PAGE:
Zawoora: Why Is This Small Kashmir Hamlet Restless

Saima Rashid


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Ambermalun Zawoora, the possible new site for army camp. (Photos: Danish Akbar)

Back in 1950, when army’s depot supply took base in Zawoora—a small postcard hamlet in Srinagar outskirts—the villagers had to vacate thousands of kanals of their land to army. The depot starts from the main road and ends at somewhere on the hills. The army least harmed the villagers because the depot was meant for supplying subsistence.

But today the situation is entirely different. The growing whisper in the hamlet goes: army is coming to occupy some thousand kanals of land here to shift the Batamaloo Tattoo ground.

To vacate certain areas of valley, army had preconditioned to provide them an alternative space. Earlier, some villagers from frontier Kupwara had expressed concern after army had reportedly visited the area to ‘eye for alternate’ land. Though the move never materialized, but it triggered fears in many parts of valley. But Zawoora, a relatively calm place, never expected it as the hamlet already has considerable army footprints.


That army has been coming there for last four months to check out the land has now derailed the calm in the hamlet. Villagers are now frequently meeting to chalk out strategy to resist the move.

The piece of land being “eyed” by army lies in Ambermalun on upper reaches of Zawoora. This area has been kept an option for an alternate army landing, the villagers say.

What freaks them out even more is the fact that most of them now own properties in Ambermalun area. Several families have shifted there to escape from the mounting congestion in Zawoora. They call it the most eco-friendly area because of its lush green meadow.

“The fear of wild animals haunts us less than the thought of army’s possible arrival,” says Sheeraz Ahmad, a local businessman, who had recently shifted to Ambermalun with his family. “I will have to limit my wife and daughter to home, if army comes here or for that matter, I have to accompany them to every place.”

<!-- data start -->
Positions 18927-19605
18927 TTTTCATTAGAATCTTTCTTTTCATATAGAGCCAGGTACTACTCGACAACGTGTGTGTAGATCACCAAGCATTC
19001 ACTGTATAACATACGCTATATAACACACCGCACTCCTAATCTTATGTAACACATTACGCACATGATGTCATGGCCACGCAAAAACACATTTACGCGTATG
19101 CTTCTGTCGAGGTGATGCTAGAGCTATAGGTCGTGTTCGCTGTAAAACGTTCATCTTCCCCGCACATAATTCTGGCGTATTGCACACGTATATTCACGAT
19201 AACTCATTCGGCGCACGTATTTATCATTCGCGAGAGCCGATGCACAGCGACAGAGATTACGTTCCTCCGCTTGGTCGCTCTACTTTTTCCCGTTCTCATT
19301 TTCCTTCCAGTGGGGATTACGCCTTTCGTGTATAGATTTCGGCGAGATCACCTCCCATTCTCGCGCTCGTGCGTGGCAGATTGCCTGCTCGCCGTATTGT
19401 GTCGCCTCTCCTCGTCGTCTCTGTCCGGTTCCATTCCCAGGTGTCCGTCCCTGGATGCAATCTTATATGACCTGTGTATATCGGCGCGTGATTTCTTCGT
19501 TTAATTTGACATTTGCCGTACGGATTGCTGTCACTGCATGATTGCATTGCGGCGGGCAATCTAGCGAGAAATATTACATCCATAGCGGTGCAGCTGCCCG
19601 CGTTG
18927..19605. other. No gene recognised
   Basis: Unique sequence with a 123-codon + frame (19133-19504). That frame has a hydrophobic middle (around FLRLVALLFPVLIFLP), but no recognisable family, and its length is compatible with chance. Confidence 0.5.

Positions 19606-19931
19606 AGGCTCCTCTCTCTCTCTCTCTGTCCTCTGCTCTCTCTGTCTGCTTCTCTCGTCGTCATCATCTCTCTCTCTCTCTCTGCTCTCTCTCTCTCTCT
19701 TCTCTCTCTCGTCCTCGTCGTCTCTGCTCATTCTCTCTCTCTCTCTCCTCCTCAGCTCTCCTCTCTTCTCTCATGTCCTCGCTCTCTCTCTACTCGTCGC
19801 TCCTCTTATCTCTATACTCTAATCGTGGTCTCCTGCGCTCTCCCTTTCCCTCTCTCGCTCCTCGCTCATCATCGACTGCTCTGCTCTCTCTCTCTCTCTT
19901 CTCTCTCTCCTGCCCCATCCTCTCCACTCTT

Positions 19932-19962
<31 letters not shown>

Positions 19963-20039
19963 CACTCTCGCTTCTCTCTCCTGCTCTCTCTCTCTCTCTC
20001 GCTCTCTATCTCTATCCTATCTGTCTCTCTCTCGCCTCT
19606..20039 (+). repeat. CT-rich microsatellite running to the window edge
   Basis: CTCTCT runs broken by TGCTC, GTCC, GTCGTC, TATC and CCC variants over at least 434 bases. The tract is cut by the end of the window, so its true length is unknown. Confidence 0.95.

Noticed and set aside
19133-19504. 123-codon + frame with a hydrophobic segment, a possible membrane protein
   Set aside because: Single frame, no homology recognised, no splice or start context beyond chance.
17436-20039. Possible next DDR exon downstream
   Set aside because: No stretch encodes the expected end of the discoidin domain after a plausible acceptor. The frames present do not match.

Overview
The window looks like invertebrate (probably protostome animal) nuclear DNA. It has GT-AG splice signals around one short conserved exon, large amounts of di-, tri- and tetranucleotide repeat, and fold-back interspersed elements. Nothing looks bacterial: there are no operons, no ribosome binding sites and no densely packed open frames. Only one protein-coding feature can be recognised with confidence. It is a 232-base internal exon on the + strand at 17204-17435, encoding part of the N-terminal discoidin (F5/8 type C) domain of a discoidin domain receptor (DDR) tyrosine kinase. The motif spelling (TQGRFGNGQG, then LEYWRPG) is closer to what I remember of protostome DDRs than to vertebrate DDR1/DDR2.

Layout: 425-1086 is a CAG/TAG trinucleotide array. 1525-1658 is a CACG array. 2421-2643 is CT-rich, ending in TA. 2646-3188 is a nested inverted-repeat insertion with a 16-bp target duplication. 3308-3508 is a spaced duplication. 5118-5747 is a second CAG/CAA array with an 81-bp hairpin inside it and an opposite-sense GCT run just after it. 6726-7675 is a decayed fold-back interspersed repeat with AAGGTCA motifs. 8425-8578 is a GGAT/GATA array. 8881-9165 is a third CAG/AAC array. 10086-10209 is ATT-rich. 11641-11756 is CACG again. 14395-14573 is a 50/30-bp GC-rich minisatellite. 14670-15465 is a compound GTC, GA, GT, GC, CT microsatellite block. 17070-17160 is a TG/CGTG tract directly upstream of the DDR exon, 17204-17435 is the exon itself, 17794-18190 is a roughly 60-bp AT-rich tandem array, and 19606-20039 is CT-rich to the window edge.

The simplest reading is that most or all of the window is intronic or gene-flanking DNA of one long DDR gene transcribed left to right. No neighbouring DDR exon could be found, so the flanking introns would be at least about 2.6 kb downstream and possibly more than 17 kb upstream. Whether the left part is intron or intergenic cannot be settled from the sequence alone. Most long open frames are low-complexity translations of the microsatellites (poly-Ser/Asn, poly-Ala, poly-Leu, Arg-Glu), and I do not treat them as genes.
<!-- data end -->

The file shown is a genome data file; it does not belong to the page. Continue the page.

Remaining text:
Like Sheeraz’s, the family of Ali Mohammad Pandit who died few years ago is equally woebegone. The late Pandit left a property of 60 kanals to his sons. They say the army has already occupied several kanals of it and now they fear, army will take this portion as well.

“We have already lost a substantial portion of land to army,” says Mohammad Ashiq, one of the sons of late Pandit. “But now, we will resist to such victimization. I fear if they are in, the time will come when we will have to vacate the whole village for them.”

As an uneasy sense is escalating in Zawoora, many are recalling the turbulent times of nineties when the female folks had to stop visiting hills to bring hay home. “We were three: I, my aunt and a little cousin,” says a local woman, while recalling an incident of nineties. “On our way home, a strange thing happened. Army suddenly appeared in front of us. They pulled out my cousin’s belt and started beating him. We pled but they didn’t stop. As I began imagining the worst, they shouted “Baago”. I remember when I reached home, the whole village had turned up there to see and console us. From that day, no women went to Ambermalun alone. When someone mentions army, the Kunan poshpora and Tosa maidan comes to our mind. We have to stand up to resist the move.”


Land in Ambermalun is very fertile and green besides bearing fruits like apples, almonds and walnuts. The villagers are planning to consult the higher authorities to resist such shifting.

A small hamlet, Zawoora houses around some 200 families. It is located at some 15km from Srinagar. Villagers say, it is not even on the Google maps. People hardly know it. They fear the day, when it will be known for the ‘army occupation’.

“Earlier, a group of army men were posted on the main road,” says a local, “but with time, they started coming inside the village. Now they are our next-door neighbors.”



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